By Erik L. Ridley, AuntMinnieEurope staff writer

April 13, 2011 -- Computer-aided detection (CAD) can reduce the number of stereotactic breast biopsies of suspicious microcalcification clusters that are eventually shown to be benign, according to a German research team.

In a retrospective review of all stereotactic biopsies performed at their hospital in the previous year, researchers from Südharz-Krankenhaus Nordhausen found that CAD could potentially have avoided nearly half of these unnecessary biopsies.

"Despite double reading and [a] consensus conference, the sensitivity of stereotactically guided biopsy is still rather low," said Dr. Ansgar Malich, PhD. "CAD application in this specific subgroup of microcalcifications would yield an increased specificity and a slightly decreased sensitivity, and thus, an overall increased accuracy."

Malich presented the findings during a scientific session at ECR 2011 in Vienna.

The German mammography screening program features independent double reading of mammograms, with patients recalled in uncertain cases. Weekly case consensus conferences are held, and decisions to biopsy a suspicious microcalcification are usually made in consensus by the diagnostic and interventional radiologist, Malich said.

Reimbursement for stereotactic vacuum-assisted breast biopsy adds up to about 600 euros, but there is no reimbursement in Germany for breast MRI or any type of CAD application in a screening program.

Despite the double independent reading and the preinterventional consensus conference, however, the histopathologic outcome of stereotactic biopsies is not sufficiently high; sensitivity is about 50%, according to Malich.

As a result, the researchers sought to determine if CAD could play a useful role in reducing the unnecessary biopsy rate. They also wanted to evaluate if CAD would significantly influence sensitivity for BI-RADS B4 and B5a lesions and if it would be useful to introduce CAD reimbursement in a few selected cases.

They retrospectively reviewed 114 patients who had been screening-selected for biopsies of suspicious microcalcification clusters. No patients were excluded. All cases had proven extraction of the suspected microcalcification cluster and all interventions were successfully performed, he said. All biopsies provided a match of histopathologic and imaging findings, according to the postinterventional conference.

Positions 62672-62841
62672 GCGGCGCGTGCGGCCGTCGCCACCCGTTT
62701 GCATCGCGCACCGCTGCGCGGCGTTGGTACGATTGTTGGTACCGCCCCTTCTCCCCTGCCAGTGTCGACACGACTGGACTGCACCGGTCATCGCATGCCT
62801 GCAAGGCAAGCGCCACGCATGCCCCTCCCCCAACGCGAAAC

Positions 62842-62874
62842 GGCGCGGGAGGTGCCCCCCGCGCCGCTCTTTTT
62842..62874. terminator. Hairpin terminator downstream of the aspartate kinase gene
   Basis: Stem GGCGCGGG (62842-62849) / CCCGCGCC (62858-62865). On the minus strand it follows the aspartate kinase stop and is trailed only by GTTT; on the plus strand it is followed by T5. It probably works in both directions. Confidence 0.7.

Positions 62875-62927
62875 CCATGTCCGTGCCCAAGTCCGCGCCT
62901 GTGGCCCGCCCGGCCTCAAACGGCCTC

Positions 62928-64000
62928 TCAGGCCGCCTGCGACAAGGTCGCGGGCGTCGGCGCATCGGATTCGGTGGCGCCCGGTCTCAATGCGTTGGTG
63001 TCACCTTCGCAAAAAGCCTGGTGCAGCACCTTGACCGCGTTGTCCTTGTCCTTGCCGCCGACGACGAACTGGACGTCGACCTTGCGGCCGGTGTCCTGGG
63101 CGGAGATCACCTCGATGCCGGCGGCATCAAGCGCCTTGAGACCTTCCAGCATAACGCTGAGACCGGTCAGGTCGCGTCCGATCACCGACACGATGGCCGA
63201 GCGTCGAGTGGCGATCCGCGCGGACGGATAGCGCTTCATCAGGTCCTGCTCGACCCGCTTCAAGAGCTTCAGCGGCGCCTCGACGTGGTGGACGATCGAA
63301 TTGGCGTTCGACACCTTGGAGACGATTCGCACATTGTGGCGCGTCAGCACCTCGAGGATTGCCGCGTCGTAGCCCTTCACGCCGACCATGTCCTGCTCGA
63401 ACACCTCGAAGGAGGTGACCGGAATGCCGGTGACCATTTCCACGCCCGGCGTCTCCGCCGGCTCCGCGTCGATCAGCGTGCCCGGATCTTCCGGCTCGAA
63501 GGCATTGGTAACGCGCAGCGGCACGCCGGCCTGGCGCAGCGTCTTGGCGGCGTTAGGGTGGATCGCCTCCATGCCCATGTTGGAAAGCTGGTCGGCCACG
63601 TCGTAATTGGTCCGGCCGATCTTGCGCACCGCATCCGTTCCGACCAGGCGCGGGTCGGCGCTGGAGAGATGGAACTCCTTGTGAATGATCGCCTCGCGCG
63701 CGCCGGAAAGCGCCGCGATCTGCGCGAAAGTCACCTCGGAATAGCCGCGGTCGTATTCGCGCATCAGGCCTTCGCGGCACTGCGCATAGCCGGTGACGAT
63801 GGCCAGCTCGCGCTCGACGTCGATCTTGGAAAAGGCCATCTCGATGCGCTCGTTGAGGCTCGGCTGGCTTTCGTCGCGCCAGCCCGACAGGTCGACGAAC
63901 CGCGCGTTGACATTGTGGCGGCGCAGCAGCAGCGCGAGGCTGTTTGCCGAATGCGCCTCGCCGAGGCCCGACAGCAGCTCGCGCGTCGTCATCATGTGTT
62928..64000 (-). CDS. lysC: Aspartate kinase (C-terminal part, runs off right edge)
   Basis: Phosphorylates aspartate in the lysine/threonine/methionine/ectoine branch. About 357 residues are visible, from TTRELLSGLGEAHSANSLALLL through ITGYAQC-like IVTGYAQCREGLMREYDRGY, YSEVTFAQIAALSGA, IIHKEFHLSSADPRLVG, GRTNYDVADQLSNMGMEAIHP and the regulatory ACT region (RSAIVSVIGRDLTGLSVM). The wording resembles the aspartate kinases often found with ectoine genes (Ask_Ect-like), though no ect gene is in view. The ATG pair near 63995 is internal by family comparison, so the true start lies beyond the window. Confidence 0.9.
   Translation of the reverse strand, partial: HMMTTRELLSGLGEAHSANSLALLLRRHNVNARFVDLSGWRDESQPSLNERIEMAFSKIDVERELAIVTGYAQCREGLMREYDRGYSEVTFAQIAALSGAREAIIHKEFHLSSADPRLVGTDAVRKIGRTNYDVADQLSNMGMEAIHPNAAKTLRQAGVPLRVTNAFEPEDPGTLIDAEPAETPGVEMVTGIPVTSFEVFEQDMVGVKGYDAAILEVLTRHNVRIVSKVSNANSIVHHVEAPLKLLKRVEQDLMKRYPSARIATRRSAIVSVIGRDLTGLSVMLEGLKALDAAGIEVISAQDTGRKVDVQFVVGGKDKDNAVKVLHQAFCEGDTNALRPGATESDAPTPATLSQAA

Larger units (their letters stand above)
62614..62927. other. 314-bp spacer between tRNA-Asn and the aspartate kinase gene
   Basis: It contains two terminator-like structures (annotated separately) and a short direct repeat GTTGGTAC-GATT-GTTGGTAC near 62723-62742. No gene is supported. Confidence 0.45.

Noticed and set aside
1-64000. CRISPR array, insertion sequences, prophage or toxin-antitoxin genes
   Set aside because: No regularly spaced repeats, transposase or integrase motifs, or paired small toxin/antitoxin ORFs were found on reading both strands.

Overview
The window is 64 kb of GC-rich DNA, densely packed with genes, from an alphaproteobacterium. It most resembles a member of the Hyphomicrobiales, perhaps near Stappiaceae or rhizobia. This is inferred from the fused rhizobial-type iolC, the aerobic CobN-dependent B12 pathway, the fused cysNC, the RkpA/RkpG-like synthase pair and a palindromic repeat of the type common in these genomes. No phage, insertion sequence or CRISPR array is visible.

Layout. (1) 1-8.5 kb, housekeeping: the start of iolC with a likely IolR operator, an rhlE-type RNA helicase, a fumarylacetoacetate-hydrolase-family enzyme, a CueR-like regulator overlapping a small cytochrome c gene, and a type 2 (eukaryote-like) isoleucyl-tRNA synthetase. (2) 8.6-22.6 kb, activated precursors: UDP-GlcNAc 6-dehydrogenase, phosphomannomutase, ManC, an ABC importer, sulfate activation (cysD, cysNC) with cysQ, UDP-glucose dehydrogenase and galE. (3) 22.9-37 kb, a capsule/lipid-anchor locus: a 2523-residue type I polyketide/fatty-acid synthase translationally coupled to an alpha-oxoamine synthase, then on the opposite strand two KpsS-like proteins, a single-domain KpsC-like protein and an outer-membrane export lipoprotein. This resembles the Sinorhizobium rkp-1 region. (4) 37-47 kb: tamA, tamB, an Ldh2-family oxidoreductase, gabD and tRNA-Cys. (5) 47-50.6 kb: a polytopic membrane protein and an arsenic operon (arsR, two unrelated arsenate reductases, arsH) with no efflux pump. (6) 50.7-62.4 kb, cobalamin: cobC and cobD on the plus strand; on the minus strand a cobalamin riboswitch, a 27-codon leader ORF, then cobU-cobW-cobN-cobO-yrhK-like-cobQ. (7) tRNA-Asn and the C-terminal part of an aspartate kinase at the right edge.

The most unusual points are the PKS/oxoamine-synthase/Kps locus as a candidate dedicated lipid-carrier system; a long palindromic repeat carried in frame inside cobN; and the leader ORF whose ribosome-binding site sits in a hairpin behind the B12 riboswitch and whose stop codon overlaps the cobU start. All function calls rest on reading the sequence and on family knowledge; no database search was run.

Of the 114 lesions that received biopsies, 59 were proved to be BI-RADS B2 (benign), while two were B3a. There were 14 B3b, four B4, 33 B5a, and two B5b lesions.

All cases were then analyzed utilizing the R2 CAD software (Hologic) with all three of the software's sensitivity settings. Two experienced radiologists then compared the CAD analysis with the imaging findings.

Each related CAD marker that hit the biopsied structures at least partially in one image was scored as positive. The marks that didn't were counted as false positives.

For biopsy-proven B3, B4, and B5 lesions, CAD yielded sensitivities of 84.9%, 88.7%, and 88.7% for its three different sensitivity settings. For B4 and B5 lesions only, CAD turned in sensitivities of 87.2%, 89.7%, and 89.7% for the three settings.

Perhaps most important, CAD correctly did not highlight B2 and B3a lesions in more than 40% of these cases; specificities were 47.5%, 47.5%, and 40% for the three CAD sensitivity settings.

Overall, CAD had negative predictive values of 78.4%, 78.1%, and 77.4% for its three settings, and positive predictive values of 58.4%, 57.3%, and 56.6%.

The false-positive rates for microcalcifications were 0.10, 0.18, and 0.20 per image for the three CAD sensitivity settings, and the false-positive rates for masses were 0.30, 0.41, and 0.50 per image. If CAD marks on histologically proven B2 lesions were included, those numbers increased slightly to 0.40, 0.48, and 0.55 for microcalcifications and 0.32, 0.42, and 0.53 for masses.

Malich noted that CAD's performance in this highly selected patient subgroup differs significantly from its application in a screening population.

"We have to take into account that the false-positive values of CAD, of course, are much higher than to be expected in a screening population," he said. "But on the other hand, all of the cases we included were judged to be suspicious enough to undergo biopsy, and so the specificity [of CAD] of up to 50% seems to be quite high because the radiologists and the consensus conference had a specificity of zero."

Some unsolved questions remain, however, Malich said.

"Is a slight decrease in sensitivity of approximately 10% acceptable when we are able to raise our specificity to up to 50%?" he said. "And how do we interpret [CAD results for] B3 lesions?"

Based on their results, Malich suggested that the CAD be applied with the highest sensitivity settings for microcalcification clusters being scored as BI-RADS 4. Those lesions with non-CAD-highlighted microcalcification clusters should be downstaged, he said.

Further scientific analysis is necessary to prove these findings, and cost-saving analysis should also be performed, Malich noted.

Copyright © 2011

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